These standards shall be adopted by the Commission as a delegated act. The first draft is to be initially prepared by the European Financial Reporting Advisory Group (ERFRAG) with input from stakeholders presumably by mid-2022. It is supposed to build on the standardization initiatives at global level, such as the Global Reporting Initiative (GRI), the Sustainability Accounting Standards Board (SASB), the International Integrated Reporting Council (IIRC) as well as the Climate Disclosure Standards Board (CDSB) and the CDP (Carbon Disclosure Project).
Furthermore, a general EU-wide audit obligation (Assurance) for sustainability information is supposed to be introduced for the first time. This is intended to ensure the reliability of sustainability reporting. In the course of this, member states can also allow companies other than auditors to audit sustainability information.
The Disclosure Regulation regulates how financial market participants (including asset managers and financial advisors) should disclose sustainability information, i.e., climate or environmental risks in their investment decisions, towards end investors and asset owners. To meet the requirements of the Disclosure Regulation – and thereby ultimately the needs of end investors including private individuals and households – financial market participants need adequate information from the invested companies. The Disclosure Regulation distinguishes between company-related and product-related transparency obligations.
At corporate level obliged parties – regardless of the design of the financial product or the target market – shall publish on their website information on
- their policies on the integration of sustainability risks (Article 3),
- considering principal adverse impacts of investment decisions on sustainability factors (PAIs) (Article 4),
- how their remuneration policies are consistent with the integration of sustainability risks (Article 5).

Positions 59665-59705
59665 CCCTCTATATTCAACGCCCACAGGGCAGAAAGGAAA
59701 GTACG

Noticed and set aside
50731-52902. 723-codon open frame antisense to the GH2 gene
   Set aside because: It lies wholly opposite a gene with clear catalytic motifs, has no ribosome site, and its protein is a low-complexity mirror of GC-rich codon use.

Financial market participants may declare that they do not deem sustainability risks to be relevant (Opt-out), but in this case they must provide a clear explanation of the reason therefor (comply or explain). However, this Opt-out possibility for financial market participants with more than 500 employees only exists until June 29, 2021!
A classification takes place at the product level. The product providers classify their products themselves and must identify them accordingly:
- Non-sustainable or other products that do not put emphasis on ESG aspects (Article 6): Obliged parties must include descriptions on the consideration of sustainability risks at product level in pre-contractual disclosures. If sustainability risks are deemed to not be relevant, this must be explained clearly and concisely. According to Article 7 of the Taxonomy Regulation, the pre-contractual disclosures must be accompanied by the explicit statement that the EU criteria for environmentally sustainable economic activities is not being taken into account.
- ESG strategy products “light green products” (Article 8): These are financial products that advertise, among other things, ecological or social characteristics, provided that they are companies with good corporate governance.
- ESG impact products “dark green products” (Article 9): This category is reserved for products that have explicit sustainability objective.